Venice: American tricksters under scrutiny in 'The Armstrong Lie' and 'The Unknown Known'
The few victories Morris claims over his subject are small ones. When Morris brings up the simple defeat he suffered to George Bush in the contest to be Ronald Reagan's running mate, asking if he believes he missed the chance to be President, Rumsfeld's lips purse up a little too abruptly as he concedes, "It's possible." For all the drastically unflattering circumstances that led to his resignation in 2006, he seems more perturbed by a loss he can't pass off as voluntary.
And on the interview's umpteenth reiteration of his signature knowns-and-unknowns spiel -- aphoristic bosh, essentially, designed to defuse almost any given question -- he finally comes unstuck, if only for a moment. Re-reading one of his famously innumerable memos, visualised throughout the film either as snowflakes or looming pillars of "Brazil"-like bureaucracy, he stumbles and admits that he may have incorrectly flipped a "known" or "unknown" here and there. It's a small error, played for laughs, but it's his only moment of doubt in the film, caught out as he is by his own obfuscation of the truth.
If Gibney finally scores more points over his subject than Morris does, that's because his film at least has the advantage of multiple talking heads to fortify his stance, most of them anti-Armstrong. (I did wonder, amid the cadre of former friends and associates brought before the camera, if Armstrong's ex-fiancee Sheryl Crow was approached for interview, given what a crucial supporting role she played, at the apex of his career, in enhancing his fairytale celebrity. I can't imagine it was a stone left unturned.)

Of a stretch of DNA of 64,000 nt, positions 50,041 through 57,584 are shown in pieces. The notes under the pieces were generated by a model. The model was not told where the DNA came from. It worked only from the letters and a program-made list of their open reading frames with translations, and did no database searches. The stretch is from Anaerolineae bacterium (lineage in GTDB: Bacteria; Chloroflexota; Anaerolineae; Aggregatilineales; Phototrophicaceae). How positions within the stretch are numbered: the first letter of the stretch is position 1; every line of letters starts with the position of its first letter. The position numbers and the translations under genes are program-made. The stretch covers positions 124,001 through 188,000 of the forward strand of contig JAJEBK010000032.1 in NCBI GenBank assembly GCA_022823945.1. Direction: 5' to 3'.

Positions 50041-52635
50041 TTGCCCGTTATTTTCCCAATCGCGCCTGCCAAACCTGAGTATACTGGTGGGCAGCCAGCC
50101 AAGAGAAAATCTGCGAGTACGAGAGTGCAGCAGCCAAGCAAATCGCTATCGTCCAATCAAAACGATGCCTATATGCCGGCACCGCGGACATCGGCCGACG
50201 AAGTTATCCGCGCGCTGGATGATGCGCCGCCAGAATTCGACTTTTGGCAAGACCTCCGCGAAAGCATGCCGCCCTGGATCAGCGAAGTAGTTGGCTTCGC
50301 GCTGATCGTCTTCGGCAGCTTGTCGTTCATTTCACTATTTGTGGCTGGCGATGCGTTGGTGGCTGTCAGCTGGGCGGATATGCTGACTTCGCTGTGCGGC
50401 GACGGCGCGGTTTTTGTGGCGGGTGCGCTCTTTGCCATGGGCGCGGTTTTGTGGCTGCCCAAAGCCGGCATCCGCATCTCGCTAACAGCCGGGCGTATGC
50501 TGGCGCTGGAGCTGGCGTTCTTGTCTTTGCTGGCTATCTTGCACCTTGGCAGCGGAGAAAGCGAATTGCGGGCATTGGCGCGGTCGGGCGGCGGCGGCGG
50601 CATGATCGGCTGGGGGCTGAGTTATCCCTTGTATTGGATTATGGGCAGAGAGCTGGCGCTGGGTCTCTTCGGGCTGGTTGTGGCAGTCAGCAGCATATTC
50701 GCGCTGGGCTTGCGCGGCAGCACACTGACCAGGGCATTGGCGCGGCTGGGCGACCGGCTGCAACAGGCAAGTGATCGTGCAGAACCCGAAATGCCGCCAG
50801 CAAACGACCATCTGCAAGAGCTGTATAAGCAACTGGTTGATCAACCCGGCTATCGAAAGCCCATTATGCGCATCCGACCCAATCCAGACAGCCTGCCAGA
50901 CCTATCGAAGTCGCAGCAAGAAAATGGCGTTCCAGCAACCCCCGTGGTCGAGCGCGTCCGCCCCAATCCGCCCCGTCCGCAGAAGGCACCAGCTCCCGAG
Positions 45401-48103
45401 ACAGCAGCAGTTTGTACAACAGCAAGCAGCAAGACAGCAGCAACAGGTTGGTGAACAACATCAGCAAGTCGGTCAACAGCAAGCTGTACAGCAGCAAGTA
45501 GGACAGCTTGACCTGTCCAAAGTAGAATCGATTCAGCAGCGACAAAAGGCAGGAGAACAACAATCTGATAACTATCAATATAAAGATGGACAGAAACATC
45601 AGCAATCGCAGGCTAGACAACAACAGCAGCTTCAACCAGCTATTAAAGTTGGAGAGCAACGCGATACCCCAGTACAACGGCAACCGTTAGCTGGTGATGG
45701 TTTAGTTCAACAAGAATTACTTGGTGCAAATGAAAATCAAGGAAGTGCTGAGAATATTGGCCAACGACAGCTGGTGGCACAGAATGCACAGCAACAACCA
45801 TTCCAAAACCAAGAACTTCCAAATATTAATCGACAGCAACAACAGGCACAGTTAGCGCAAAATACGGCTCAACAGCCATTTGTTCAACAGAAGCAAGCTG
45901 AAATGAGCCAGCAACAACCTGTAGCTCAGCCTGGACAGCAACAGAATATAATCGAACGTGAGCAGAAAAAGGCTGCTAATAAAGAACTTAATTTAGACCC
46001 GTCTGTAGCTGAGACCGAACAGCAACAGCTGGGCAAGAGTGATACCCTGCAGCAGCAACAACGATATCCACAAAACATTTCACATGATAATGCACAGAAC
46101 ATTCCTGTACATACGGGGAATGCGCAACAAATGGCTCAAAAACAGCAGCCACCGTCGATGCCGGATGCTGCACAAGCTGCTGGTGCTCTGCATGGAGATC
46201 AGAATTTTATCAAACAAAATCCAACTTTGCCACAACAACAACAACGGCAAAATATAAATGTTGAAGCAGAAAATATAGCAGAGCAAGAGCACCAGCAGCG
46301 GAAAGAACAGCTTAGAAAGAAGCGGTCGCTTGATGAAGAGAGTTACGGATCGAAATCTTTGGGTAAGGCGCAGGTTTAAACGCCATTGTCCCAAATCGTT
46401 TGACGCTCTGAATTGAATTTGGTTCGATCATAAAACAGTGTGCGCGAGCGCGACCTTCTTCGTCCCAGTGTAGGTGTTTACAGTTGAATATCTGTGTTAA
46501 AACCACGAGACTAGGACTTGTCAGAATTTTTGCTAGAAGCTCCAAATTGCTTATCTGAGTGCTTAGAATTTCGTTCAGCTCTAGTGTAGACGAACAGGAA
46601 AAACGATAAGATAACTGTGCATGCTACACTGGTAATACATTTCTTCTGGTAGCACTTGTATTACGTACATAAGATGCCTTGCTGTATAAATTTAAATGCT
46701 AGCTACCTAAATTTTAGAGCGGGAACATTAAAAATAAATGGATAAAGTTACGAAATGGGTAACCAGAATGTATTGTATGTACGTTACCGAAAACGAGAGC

Morris, as is his wont, has only his subject to contend with -- the more striking approach, but the more limiting one when the subject won't be engaged. In contrast to the professionally televisual construction of "The Armstrong Lie," "The Unknown Known" shakes out its maker's trademark bag of formal techniques and technical embellishments, including an overegged score from Danny Elfman that plays on two definitions of horror, in an apparent attempt to make the interview content seem more dramatic by association. Morris has a more artistic filmmaking sensibility than Gibney -- there's a reason his film is in Competition at Venice, and Gibney's isn't. But he can also be awfully literal-minded in his choice of imagery, as when the phrase "a black hole of words" is accompanied by a digital graphic of words swirling in a vortex.
For their respective shortcomings, however, the chief reward of both films -- I was about to type "pleasure," before rethinking -- is watching their subjects in repose. If there can be such a thing as defiant defeat, Lance Armstrong appears to have nailed it. Twitchy and hunted-looking as he fields Gibney's questions without affect, he's a different man from the guy who once brazenly rebuffed all enquiries about his drug-taking with such hypocritical self-righteousness, but his self-image is still undented: he still believes he's the best, and did what he needed to do to prove that.
Rumsfeld, meanwhile, seems not to have changed a whit from his time in the hot seat His unflappability is as compelling as it is enervating, perhaps because it's a comfortable side effect of the limits of his consciousness. (Or, indeed, conscience.) Has Errol Morris failed to illuminate Donald Rumsfeld, or is there simply nothing in the shadows? Lance Armstrong could probably have taken a leaf from Rumsfeld's book. Gibney's cleverly selected archive footage reveals that his tack has always been so defensive, it's a wonder he lived his lie for as long as he did. As one of these guys said -- though it could have been either -- everything seems amazing in retrospect.